1. Overview

When we work with the Linux command line, we usually run Linux commands in the foreground. However, in some situations, we need to run multiple commands in the background.

In this tutorial, we’ll see how to run multiple commands as background jobs using two approaches:

  • Running multiple commands as a single background job
  • Running multiple commands in multiple background jobs

We’ll focus on the Bash shell in this tutorial.

2. Running Multiple Commands as a Single Job

Usually, we want to run multiple commands as a single job when the commands are related to each other.

We can start multiple commands as a single job through three steps:

  1. Combining the commands – We can use ;, &&, or || to concatenate our commands, depending on the requirement of conditional logic, for example: cmd1; cmd2 && cmd3 || cmd4
  2. Grouping the commands – We can group the combined commands by “{ }” or “( ), for example: ( cmd1; cmd2 && cmd3 || cmd4 )
  3. Sending the command group to the background as a job – If we add the & operator after our command group, the shell will run the command group as a background job, for example: ( cmd1; cmd2 && cmd3 || cmd4 ) &

Next, let’s see an example of how to execute multiple commands as a single background job.

Let’s say we want to do an odd-even check on a number from an expensive calculation and output the result. Since the expensive calculation may take some time, we want to run the commands as a background job. So we can apply the three steps above to build the command:

$ ( echo "Calculating the number..."; sleep 8; \
    NUM=$RANDOM; [ $((NUM%2)) -eq 0 ] && echo "$NUM: even" || echo "$NUM: odd" ) &

In the command above, we use the sleep command to simulate the number calculation process. Now, let’s see how it is running as a job through a little demo:

As the demo shows, we started the command three times. Every time we launched the command, the command group was running as a background job. We can monitor the status of the jobs using the jobs command.

3. Controlling the Output

We’ve learned how to launch multiple commands as a single background job. If we review the demo, we’ll find all outputs from the jobs are printed to our terminal. This is because the background process started by the & operator will inherit the stdout and stderr from the shell.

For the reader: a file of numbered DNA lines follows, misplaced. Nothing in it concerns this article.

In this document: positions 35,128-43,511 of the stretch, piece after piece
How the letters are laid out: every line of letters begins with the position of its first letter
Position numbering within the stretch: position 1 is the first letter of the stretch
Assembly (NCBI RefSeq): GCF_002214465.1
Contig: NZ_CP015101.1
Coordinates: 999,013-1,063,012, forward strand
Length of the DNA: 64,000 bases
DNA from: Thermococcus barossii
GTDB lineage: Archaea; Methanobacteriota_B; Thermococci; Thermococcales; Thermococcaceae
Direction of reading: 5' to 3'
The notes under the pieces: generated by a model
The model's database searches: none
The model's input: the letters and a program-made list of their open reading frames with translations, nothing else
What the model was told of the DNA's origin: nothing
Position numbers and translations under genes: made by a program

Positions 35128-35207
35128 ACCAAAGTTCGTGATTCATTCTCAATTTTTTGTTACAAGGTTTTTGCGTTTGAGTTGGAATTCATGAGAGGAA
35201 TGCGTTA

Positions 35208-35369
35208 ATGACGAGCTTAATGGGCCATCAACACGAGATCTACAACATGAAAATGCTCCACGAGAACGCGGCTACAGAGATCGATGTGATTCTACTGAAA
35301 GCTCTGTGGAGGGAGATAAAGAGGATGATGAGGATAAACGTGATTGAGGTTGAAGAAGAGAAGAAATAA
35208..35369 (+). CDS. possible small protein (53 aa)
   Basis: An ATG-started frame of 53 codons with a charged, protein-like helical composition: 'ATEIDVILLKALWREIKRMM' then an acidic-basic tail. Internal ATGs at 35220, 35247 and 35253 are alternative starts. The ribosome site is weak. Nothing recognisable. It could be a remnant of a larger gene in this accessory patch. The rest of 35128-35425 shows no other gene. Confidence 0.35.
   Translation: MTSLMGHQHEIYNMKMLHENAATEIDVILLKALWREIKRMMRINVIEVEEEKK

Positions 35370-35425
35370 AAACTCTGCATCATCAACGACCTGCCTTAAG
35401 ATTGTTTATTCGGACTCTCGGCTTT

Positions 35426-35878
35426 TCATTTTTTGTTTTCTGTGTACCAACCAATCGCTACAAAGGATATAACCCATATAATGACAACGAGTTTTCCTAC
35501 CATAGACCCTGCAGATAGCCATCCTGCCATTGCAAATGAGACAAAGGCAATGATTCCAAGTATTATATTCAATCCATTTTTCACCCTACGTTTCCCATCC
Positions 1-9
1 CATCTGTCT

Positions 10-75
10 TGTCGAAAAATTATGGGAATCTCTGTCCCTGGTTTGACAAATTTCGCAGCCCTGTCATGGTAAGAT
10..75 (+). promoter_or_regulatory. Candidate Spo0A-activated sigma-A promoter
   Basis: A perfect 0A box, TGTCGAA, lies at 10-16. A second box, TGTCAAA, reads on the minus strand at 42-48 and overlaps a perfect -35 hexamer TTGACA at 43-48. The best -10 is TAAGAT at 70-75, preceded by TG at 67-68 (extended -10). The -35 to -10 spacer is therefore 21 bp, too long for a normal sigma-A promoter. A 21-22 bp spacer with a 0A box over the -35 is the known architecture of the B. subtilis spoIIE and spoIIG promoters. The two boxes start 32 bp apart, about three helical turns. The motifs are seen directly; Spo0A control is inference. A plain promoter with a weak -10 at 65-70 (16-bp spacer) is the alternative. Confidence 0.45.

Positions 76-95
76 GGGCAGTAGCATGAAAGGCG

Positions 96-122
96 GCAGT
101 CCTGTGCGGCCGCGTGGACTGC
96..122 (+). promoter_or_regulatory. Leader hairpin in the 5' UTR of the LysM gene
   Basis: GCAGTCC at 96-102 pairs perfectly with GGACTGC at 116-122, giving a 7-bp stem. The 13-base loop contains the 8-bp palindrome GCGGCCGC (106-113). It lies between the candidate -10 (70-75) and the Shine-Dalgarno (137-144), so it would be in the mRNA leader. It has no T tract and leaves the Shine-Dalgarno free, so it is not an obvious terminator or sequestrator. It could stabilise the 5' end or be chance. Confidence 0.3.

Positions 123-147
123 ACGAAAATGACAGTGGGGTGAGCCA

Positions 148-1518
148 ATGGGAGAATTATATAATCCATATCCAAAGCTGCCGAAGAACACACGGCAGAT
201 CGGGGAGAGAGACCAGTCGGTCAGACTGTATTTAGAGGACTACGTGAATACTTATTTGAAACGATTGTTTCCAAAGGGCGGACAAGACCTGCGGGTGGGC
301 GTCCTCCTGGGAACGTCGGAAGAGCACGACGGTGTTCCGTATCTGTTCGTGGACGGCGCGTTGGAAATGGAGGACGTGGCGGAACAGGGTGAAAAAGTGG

In practice, we often want to redirect the output of the job to a file so that the job outputs do not mess up the current terminal. Moreover, we can check the result of the job or the log of the job execution efficiently. To achieve that, we can redirect the output of the command group to a file:

$ ( echo "Calculating the number..."; sleep 8; \
    NUM=$RANDOM; [ $((NUM%2)) -eq 0 ] && echo "$NUM: even" || echo "$NUM: odd" ) > result.txt &
[1] 40030
$ 
[1]+  Done                    ( echo "Calculating the number..."; sleep 8; ... ) > result.txt
$ cat result.txt 
Calculating the number...
30027: odd

Thus, the output of the job goes to the file result.txt. We only see the PID of the job and the done notification in the current terminal.

The PID of the job is essential information. Usually, we won’t want to suppress it. However, we can hide it if we don’t want to see any output after launching the command:

$ { ( echo "Calculating the number..."; sleep 8; NUM=$RANDOM; \
    [ $((NUM%2)) -eq 0 ] && echo "$NUM: even" || echo "$NUM: odd" ) > result.txt & } 2>/dev/null
$
$ jobs
[1]+  Running                 ( echo "Calculating the number..."; sleep 8; ... ) > result.txt &
$
[1]+  Done                    ( echo "Calculating the number..."; sleep 8; ... ) > result.txt
$ cat result.txt 
Calculating the number...
7667: odd

As the output above shows, we redirected the stderr to /dev/null to suppress the output of the “&” operator because it writes the PID information to the stderr.

If we take a closer look at the output above, we may see the done notification of the job is still printed. The done notification of a job is a feature of the shell. It cannot be controlled by IO redirection.

If we want to hide the done notification too, we have to start the job in a sub-shell by changing the “{ }” group into “( ). However, the side effect is that we lose control of the job. Therefore, this is not recommended: